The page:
“You come in here wanting to be angels. I got news for you. You gotta be devils!” This was an idea a medical instructor here in Orange County attempted to drive into her students. Her message: alleviating suffering is secondary and so is the actualization of every aspiration. What matters instead is to protect one’s self from being sued.
What she said can’t be dismissed altogether. People who try to make trouble don’t just have to come up to their victims with weapons for the purposes of robbery or murder. This society has grown to be one of the most litigious in history. Got a firearm for self protection? That’s nice. But if you so much as point it at anyone you can be charged with a crime and the onus is upon you to prove that the one against whom you point it has threatened your life. Short of an intruder doing a home invasion you will have a pretty hard time proving anything, especially if you’re alone.
It isn’t that you don’t have the right to self-defense. You do. But any self-defense claim has to be proven when all evidence shows that somebody got shot or otherwise harmed. That makes it difficult for anyone who enjoys solitude. That makes it doubly difficult for a stigmatized people like transfolk.
Consider the case of CeCe McDonald, a transwoman under attack in 2012, face sliced open from being struck with a glass of alcohol. She defended herself with the first item she could find: a pair of scissors she found in her purse. She plunged the scissors into the chest of her attacker, killing him. She was arrested, convicted of manslaughter, and sentenced to 41 months in prison.1 This sparked vehement protest from the trans community. One protester who was arrested for “property damage” was Leslie Feinberg,2 the author of Transgender Warriors.3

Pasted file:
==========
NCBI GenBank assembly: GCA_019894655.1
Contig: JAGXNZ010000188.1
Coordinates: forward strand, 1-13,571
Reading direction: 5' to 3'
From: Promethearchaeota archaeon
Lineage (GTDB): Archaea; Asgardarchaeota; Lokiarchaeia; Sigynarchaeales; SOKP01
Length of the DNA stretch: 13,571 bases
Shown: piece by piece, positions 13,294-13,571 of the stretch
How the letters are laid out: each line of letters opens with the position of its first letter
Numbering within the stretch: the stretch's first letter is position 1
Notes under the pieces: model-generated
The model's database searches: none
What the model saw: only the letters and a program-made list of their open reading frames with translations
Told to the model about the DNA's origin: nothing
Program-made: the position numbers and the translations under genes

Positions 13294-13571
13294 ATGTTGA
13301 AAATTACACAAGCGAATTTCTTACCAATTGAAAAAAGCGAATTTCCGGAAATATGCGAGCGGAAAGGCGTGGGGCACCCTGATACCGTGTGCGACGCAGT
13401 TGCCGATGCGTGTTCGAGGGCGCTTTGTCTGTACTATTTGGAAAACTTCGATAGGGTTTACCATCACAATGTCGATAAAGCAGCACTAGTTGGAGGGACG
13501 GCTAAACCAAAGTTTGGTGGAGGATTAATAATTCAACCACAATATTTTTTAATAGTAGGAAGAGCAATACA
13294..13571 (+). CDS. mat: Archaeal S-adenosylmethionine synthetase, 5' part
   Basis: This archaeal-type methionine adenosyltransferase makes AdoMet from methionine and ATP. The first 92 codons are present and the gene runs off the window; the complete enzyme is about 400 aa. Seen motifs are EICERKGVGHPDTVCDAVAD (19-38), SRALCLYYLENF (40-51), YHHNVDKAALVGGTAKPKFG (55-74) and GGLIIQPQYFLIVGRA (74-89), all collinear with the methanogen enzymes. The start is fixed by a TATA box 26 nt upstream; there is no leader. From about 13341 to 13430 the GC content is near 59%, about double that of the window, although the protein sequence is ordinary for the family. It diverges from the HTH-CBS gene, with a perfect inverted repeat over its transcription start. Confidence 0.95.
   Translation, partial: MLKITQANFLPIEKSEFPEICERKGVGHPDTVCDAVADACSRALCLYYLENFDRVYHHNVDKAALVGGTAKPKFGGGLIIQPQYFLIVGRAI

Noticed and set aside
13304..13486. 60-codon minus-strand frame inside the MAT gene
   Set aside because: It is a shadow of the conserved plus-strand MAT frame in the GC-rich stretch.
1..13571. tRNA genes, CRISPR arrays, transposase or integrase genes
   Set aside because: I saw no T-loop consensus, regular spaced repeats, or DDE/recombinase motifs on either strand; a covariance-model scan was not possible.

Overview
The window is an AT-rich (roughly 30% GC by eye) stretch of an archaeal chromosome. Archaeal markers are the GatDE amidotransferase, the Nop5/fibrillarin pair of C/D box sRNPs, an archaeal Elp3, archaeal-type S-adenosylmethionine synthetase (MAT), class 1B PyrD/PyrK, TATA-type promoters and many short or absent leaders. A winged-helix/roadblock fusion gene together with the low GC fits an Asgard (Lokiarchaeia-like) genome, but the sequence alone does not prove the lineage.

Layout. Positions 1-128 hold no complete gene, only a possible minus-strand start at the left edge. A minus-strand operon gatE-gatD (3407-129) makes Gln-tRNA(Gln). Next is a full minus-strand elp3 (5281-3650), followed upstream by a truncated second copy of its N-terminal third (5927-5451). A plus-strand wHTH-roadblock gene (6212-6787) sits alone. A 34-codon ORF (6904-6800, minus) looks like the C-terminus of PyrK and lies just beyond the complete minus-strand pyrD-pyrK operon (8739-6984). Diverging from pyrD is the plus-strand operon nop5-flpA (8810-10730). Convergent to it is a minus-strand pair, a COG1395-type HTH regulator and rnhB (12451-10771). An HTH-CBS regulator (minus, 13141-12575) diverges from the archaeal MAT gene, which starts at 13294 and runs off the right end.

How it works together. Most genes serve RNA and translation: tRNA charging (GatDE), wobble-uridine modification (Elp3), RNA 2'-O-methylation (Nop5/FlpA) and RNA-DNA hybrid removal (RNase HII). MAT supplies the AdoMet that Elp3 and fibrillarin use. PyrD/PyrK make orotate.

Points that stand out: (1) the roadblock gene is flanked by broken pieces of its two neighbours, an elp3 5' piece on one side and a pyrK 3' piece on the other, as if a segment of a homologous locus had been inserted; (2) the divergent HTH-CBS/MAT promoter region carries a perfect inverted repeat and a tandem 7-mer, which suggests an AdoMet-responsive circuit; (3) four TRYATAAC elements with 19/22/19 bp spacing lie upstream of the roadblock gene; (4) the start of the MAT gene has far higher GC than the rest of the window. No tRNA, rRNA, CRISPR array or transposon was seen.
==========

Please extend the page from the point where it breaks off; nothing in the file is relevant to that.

So while one has the right to self-defense, much has been put in place to undermine that right. In California, the rules are particularly restrictive. As a former Los Angeles police officer explained it to me, if someone comes at you with a knife you cannot defend yourself with a gun. A defender must be very careful to never use a weapon of a higher caliber than that of an assailant when claiming self-defense. Of course, in actual battle it’s preposterous to worry about comparison of weapons. When an attacker springs upon a victim the defender has no time to verify the level of weaponry. Tough totems. In California the added risk falls upon the defender.
California law starts with the idea that an assailant must have the means, opportunity, and intent to inflict harm upon you and that ends the moment the threat subsides.4 But beyond this, interpretations make the issue of self-defense very murky. Not all failures at self-defense claims result in felonies. Some get prosecuted as misdemeanors. Steven Levine, a past Los Angeles County District Attorney said concerning brandishing: